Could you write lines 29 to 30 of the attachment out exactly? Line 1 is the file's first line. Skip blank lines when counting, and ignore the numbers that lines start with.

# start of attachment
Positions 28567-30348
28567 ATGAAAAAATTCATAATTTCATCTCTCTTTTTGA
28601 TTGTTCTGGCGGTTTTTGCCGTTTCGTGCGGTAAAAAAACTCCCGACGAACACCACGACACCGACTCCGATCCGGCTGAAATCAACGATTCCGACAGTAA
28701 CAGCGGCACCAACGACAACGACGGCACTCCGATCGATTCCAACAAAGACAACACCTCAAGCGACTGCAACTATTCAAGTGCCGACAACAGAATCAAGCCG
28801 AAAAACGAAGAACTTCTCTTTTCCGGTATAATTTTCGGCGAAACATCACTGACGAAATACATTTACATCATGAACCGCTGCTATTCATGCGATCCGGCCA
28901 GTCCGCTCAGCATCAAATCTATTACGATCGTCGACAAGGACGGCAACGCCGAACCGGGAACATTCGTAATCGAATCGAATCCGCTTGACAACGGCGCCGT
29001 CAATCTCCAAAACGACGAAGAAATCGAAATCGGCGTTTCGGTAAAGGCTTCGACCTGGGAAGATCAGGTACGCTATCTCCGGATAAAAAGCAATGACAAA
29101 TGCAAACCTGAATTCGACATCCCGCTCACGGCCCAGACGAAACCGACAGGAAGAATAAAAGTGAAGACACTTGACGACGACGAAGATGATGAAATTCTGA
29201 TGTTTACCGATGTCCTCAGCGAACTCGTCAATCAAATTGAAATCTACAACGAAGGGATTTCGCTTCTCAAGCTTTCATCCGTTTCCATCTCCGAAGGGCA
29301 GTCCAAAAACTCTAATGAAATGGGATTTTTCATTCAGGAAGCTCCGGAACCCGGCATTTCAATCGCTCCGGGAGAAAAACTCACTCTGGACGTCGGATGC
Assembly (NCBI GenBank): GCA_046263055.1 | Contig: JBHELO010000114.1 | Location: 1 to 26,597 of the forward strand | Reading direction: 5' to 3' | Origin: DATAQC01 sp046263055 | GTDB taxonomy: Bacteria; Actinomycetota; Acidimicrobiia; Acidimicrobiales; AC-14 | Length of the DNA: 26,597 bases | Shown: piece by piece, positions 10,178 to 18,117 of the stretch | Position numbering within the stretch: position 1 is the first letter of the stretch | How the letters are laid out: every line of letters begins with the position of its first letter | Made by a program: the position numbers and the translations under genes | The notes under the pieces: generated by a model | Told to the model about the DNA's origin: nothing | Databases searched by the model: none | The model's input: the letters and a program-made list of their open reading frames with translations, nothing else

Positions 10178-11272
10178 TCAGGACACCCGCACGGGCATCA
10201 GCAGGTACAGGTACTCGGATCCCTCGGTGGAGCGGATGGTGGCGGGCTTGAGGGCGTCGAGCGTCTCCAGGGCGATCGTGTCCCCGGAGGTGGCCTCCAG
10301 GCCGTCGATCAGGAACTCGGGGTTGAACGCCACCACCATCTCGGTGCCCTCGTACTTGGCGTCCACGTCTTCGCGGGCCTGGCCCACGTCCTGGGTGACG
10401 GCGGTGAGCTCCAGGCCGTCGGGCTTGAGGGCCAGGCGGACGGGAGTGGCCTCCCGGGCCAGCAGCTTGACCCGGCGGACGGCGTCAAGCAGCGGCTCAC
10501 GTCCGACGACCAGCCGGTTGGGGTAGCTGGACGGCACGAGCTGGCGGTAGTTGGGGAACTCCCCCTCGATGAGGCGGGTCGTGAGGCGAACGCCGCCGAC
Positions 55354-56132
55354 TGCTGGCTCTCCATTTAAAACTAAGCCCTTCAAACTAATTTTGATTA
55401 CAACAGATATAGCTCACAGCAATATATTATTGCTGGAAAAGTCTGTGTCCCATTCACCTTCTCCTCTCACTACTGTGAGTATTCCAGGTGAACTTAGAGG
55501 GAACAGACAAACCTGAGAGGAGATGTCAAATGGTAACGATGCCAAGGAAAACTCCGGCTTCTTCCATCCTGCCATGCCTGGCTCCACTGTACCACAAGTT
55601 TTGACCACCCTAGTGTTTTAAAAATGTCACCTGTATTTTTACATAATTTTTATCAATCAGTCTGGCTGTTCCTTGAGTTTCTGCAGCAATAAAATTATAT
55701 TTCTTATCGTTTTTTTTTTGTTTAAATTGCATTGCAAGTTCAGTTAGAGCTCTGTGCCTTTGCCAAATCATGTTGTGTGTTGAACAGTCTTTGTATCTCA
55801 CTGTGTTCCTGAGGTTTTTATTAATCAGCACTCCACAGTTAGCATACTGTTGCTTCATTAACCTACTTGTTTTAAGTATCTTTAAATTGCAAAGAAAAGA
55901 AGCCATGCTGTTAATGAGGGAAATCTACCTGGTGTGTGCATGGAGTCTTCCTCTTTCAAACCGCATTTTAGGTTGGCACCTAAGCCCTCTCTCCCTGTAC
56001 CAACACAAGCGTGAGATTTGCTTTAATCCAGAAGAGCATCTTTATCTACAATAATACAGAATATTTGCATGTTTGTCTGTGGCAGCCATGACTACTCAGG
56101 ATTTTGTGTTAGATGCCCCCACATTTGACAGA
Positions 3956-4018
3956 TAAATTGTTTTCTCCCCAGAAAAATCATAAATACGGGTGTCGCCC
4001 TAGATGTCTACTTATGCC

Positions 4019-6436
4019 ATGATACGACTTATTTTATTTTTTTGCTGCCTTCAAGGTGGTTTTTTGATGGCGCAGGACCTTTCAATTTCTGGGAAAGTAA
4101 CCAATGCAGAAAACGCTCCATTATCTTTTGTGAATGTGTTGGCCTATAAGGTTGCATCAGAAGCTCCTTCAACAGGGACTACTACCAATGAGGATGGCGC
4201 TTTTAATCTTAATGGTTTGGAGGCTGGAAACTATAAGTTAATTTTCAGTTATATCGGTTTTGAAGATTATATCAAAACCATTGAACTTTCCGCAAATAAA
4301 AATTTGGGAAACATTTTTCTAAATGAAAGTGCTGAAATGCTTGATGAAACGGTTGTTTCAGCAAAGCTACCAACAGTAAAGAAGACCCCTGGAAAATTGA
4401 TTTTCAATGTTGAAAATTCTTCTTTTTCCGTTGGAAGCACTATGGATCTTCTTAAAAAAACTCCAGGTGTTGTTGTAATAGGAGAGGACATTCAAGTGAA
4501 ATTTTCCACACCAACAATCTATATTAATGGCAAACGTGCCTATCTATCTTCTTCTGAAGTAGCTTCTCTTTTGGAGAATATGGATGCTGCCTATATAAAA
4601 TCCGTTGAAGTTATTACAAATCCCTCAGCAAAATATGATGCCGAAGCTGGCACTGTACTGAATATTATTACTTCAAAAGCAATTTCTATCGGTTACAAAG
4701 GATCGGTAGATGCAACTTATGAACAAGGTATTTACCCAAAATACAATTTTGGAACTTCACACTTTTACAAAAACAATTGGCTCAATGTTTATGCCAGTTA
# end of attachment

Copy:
3956 TAAATTGTTTTCTCCCCAGAAAAATCATAAATACGGGTGTCGCCC
4001 TAGATGTCTACTTATGCC